Exploring e-Book Adopters’ Resistance to Giving Up Paper

By Joanne Elemae McNeish, Mary Foster, Anthony Francescucci and Bettina West.

Published by The International Journal of the Book

Format Price
Article: Print $US10.00
Article: Electronic $US5.00

In 2006, Amazon and its competitors ushered in an era of devices that offered a functionally better reading experience than any device before them. Yet, the debate around the continued requirement for the paper book rages on. The dominant belief is that young adults who grew up with computers, tablets, and internet access would embrace e-books for learning. Most university students continue to prefer paper textbooks. Missing from research to date is an exploration of the e-book adopters’ resistance to discontinuing paper textbooks even if they adopt e-textbooks. Data from open-ended questions and focus groups with university students is analyzed to elucidate the characteristics that make students resistant to completely replace paper textbooks with e-textbooks. We suggest that the e-content developer and publisher are misunderstanding how students use information to achieve academic success. It is our contention that the current limitations of e-textbooks and digital content restrict their role to supplementing the paper-based studying and learning process that is necessary for academic success. One could argue that students’ resistance to giving up paper is consistent with the typical reaction of existing market to a disruptive technology. If the acquisition and understanding of a pre-defined set of knowledge continues to be necessary for academic success, then traditional methods of studying and learning may continue to be students’ preferred choice. If the “disruptive technology” is a new view of academic knowledge as fleeting and ever changing, then students may not need to attach it to paper, or to their minds.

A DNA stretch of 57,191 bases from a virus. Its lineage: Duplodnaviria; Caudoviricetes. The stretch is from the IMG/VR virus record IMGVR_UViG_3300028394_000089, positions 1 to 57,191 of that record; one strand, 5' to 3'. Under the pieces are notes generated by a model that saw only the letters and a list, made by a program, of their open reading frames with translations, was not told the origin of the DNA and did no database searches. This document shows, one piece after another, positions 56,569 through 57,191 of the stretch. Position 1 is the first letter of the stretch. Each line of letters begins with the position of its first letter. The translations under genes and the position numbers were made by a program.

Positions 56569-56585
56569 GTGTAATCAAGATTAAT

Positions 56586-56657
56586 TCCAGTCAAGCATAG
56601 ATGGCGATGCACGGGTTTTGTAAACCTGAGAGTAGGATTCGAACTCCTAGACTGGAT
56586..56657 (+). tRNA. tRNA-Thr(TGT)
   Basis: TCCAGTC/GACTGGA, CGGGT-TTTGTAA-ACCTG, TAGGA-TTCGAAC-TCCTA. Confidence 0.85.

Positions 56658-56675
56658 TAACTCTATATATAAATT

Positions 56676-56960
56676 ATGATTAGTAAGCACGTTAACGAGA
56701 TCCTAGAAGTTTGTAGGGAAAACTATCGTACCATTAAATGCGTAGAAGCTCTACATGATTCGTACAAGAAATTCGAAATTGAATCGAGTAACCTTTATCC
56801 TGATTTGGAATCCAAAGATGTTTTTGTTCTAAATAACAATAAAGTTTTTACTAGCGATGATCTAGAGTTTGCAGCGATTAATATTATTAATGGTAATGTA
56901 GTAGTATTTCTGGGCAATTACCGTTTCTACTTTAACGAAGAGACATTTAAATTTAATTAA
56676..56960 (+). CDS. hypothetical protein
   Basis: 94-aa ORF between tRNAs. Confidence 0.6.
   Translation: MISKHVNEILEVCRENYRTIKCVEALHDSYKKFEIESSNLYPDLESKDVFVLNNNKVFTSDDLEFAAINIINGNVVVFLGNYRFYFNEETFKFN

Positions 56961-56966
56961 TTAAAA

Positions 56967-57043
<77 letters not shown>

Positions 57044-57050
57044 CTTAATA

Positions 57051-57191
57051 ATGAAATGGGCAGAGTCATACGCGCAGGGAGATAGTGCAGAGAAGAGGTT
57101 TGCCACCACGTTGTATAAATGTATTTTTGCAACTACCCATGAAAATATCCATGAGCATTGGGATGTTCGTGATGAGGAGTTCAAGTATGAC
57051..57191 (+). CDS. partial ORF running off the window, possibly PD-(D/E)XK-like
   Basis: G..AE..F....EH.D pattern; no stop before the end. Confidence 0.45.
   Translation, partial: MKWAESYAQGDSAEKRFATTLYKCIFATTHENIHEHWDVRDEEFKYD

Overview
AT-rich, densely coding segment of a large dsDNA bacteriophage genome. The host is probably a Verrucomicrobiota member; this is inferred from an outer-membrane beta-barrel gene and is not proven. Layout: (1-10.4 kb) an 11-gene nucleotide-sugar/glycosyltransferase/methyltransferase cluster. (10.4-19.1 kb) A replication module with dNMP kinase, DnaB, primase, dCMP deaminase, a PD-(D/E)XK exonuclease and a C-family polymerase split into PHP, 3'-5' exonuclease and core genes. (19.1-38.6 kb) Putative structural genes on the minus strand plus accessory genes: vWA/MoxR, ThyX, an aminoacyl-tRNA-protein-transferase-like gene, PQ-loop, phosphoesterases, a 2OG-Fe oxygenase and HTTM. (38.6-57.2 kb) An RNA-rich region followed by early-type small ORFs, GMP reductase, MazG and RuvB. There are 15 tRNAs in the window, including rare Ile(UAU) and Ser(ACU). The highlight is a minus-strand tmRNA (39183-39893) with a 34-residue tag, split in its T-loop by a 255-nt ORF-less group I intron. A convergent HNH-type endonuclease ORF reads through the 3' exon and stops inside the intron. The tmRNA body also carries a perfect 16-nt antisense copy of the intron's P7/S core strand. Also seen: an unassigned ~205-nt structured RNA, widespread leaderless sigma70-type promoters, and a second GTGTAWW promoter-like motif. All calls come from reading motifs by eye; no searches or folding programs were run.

Keywords: Paper Textbooks, e-Textbooks, Value of Information, Simultaneous Use

The International Journal of the Book, Volume 11, Issue 4, pp.23-35. Article: Print (Spiral Bound). Article: Electronic (PDF File; 274.906KB).

Dr. Joanne Elemae McNeish

Assistant Professor, Marketing, Ted Rogers School of Management, Ryerson University, Toronto, ON, Canada

Dr. Joanne McNeish is Assistant Professor, Marketing at Ted Rogers School of Management, Ryerson University. She is a MRIA Fellow, a honour given to those who have made distinguished contribution to marketing research in Canada. Her research focuses on the behaviour of simultaneous users, and identifying the factors that make an existing technology resilient in the face of its replacement innovation. Recent articles have been published in the Journal for the Advancement of Marketing Education, International Journal of Technology Marketing and International Journal of Bank Marketing.

Mary Foster

Professor of Marketing, Ted Rogers School of Management, Ryerson University, Toronto, Canada

Anthony Francescucci

Assistant Professor, Marketing, Ted Rogers School of Management, Ryerson University, Toronto, Canada

Bettina West

Associate Professor, Marketing, Ted Rogers School of Management, Ryerson University, Toronto, Canada


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